Excerpted from The Beet Fields by Gary PaulsenCopyright © 2002 by Gary Paulsen. Excerpted by permission of Laurel Leaf, a division of Random House LLC. All rights reserved. No part of this excerpt may be reproduced or reprinted without permission in writing from the publisher.
The North Dakota sun came up late.
They were already in the beet fields and had taken up their hoes with the handles cut off so they could not be leaned upon to rest; had already eaten cold beans and slices of week-old bread from the metal pie pans nailed to the table to be hosed off between shifts of eaters; had already filled themselves on rusty water from the two-handled milk cans on the wagon at the end of the field; had already peed and taken a dump and scratched and spit and splashed cold water in their faces to drip down their necks.
Had done all of these after sleeping the short night on feed sacks in sleeping sheds near the barn; after they had come in to a new day, then the sun came up.
The Mexicans always outworked him.
They spread out at the south end of the sugar-beet fields and began to work, and the Mexicans always outworked him. At first he tried to understand how that could be. It was all so simple. They were to walk down the rows of beets and remove every other beet. The farmers--he always thought of them as the farmers--planted more seeds than they needed, to ensure proper germination, and the seeds all came up and had to be thinned to allow the beets to grow properly.
So they worked down the rows, cutting left and right, taking a beet, leaving a beet, and it did not seem possible that one person could do it that much faster than another, but always the Mexican men and women, and even children, outworked him. Even when he worked hard, hacked back and forth without looking, worked in a frenzy until his hands bled on the handle, he could not keep up. Their white shirts always drifted ahead of him, farther and farther out like white birds flying low, until they were so far ahead they were spots and then nothing.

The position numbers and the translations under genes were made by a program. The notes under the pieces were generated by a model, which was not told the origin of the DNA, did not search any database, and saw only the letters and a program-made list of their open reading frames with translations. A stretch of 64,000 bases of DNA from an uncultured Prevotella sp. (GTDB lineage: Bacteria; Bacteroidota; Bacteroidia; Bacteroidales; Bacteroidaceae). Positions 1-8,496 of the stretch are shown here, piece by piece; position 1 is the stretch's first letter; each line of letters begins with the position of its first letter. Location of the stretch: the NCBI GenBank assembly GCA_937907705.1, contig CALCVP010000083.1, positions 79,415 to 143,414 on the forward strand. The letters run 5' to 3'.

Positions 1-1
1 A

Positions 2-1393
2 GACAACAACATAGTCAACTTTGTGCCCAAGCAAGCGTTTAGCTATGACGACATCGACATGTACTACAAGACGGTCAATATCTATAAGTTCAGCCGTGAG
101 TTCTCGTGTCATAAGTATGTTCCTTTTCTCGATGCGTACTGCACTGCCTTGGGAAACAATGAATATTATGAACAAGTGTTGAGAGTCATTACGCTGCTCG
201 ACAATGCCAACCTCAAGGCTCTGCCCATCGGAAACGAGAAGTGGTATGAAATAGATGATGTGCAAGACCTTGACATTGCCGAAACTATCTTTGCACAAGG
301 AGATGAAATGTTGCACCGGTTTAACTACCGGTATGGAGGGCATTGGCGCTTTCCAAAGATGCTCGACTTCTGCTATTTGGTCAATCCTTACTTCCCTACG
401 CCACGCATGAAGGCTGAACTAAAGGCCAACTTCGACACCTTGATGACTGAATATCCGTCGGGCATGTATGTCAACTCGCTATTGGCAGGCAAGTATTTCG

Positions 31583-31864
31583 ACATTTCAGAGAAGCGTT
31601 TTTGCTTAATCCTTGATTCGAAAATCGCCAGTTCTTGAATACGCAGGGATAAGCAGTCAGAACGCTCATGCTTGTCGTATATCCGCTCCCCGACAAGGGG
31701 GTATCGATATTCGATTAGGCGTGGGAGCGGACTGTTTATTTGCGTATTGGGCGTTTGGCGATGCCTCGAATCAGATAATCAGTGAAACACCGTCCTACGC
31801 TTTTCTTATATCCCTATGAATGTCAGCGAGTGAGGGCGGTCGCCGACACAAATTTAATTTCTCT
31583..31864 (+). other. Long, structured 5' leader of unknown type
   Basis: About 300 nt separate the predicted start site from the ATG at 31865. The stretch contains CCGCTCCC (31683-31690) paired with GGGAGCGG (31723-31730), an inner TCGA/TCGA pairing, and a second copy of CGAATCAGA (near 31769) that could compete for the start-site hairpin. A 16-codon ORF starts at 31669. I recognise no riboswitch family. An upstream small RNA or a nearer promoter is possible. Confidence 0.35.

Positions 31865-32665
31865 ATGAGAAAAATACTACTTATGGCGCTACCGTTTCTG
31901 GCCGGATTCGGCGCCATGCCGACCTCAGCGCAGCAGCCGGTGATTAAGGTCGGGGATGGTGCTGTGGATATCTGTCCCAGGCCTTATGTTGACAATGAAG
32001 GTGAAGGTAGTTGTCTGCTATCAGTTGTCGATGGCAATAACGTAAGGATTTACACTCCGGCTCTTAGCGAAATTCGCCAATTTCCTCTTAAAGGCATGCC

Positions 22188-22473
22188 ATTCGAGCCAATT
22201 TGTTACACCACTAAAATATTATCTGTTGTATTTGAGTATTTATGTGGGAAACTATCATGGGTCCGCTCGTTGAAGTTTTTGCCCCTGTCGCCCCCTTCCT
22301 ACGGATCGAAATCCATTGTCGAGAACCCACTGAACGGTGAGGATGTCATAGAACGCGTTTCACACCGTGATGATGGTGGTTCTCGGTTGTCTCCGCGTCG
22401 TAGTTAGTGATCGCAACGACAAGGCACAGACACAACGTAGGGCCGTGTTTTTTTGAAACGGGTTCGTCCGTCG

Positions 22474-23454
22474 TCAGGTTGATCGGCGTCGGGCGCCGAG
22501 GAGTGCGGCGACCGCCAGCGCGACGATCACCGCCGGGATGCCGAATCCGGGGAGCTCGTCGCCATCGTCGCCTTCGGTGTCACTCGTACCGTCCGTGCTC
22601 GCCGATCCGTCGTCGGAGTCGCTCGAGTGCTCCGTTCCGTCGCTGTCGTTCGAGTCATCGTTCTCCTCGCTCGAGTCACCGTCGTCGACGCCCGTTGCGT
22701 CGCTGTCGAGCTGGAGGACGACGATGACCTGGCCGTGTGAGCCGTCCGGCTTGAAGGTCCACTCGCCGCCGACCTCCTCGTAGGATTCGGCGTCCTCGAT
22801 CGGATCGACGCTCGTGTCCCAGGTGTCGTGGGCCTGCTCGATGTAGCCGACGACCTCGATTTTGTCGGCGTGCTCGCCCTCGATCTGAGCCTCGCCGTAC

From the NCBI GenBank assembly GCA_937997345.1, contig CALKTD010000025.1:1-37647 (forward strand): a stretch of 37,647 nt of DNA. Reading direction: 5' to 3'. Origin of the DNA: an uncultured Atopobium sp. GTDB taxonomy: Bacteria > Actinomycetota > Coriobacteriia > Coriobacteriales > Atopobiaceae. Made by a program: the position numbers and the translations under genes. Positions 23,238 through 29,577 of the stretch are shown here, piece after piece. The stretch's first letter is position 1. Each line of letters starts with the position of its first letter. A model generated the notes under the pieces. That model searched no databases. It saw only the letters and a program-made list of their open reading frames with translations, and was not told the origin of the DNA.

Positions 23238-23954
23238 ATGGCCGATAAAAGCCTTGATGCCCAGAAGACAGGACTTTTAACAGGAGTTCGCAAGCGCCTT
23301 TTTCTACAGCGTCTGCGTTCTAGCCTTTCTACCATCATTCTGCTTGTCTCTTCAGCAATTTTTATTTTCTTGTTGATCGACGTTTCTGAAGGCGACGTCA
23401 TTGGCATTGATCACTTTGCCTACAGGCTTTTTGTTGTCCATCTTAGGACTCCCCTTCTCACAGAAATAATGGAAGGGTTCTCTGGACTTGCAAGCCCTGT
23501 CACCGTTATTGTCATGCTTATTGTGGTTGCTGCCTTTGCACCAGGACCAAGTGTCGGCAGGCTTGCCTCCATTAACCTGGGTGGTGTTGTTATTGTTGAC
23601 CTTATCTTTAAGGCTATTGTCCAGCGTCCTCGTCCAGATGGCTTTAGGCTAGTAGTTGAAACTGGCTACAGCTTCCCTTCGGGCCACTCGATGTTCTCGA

Rows of beets a mile long. Left and right for a mile and then turn and start back, halfway up to meet the Mexicans coming back.
Eleven dollars an acre. Four rows to the acre, a half acre a day, all day the hoes cutting, left and right, the rows never ending, and even trying to catch up with the Mexicans was not enough to stop the boredom, nothing to stop the awful boredom of the beets.
The sun was hot when it came up late. There was no early-morning coolness, no relief. An early heat came with the first edge of the sun and by the time the sun was full up, he was cooking and looking for some relief. He tried hoeing with his left hand low, then his right hand, then leaning forward more, then less, but nothing helped. It was hot, getting hotter, and he straightened and spit and resettled the straw hat he had bought in Grafton. It had a piece of green plastic in the brim that looked cool but wasn't. He had bought the hat because all the Mexicans had them and he wanted to look like them, blend in with them in the field even though they were a rich dark color and he looked like white paper burned around the edges. But the hat did not seem to fit right and he kept readjusting it to get the sweatband broken in. It was the same with his hands. They did not break in. He had been working three days now, but blisters had rebroken and left pink skin that opened and bled. He bought leather gloves from the farmer who sold them the hoes. The farmer sold them hoes for three dollars and gloves for another two dollars and they had to pay a dollar a day for a sandwich and he had worked three days and had only hoed an acre. Not counting the hat, which he'd bought with money he'd found in his pockets when he ran, he had now earned eleven dollars, with three taken out for the hoe and three for sandwiches and two for the gloves and four and a half for three dinners, and fifty cents a night for three nights. After three days' work, he owed the farmer three dollars.
He did the math while he worked.
"I pay eleven dollars an acre," the farmer had told him. "You can hoe an acre a day easy--eleven dollars a day."
When he'd started hoeing he dreamt of wealth, did the math constantly until the numbers filled his mind. Eleven dollars an acre, an acre a day; after ten days a hundred and ten dollars, twenty days the almost-unheard-of sum of two hundred and twenty dollars. More than a man made per month working in a factory for a dollar an hour--and he was only sixteen. Rich. He would be rich.
But after the first day when his back would not straighten and his hands would not uncurl from the hoe handle and his blisters were bleeding, after all that and two-fifty for food, and three for the hoe, and fifty cents for the lodging, not to mention the hat and gloves, only a third of an acre had been thinned that first day, and he knew he would not get rich, would never be rich. By the second day he was no longer even sad about not being rich and laughed with the Mexicans who would also never be rich but who smiled and laughed all the time while they worked. Now, on the fourth day, gloved, he just hoed.
He worked hard, his head down, the hoe snaking left and right. An hour could have passed, a minute, a day, a year. He did not look up, kept working until it seemed it should be time for a break, and he stood and looked across the field to the north where the Mexicans were small white dots, moving farther ahead as he watched.
From the Paperback edition.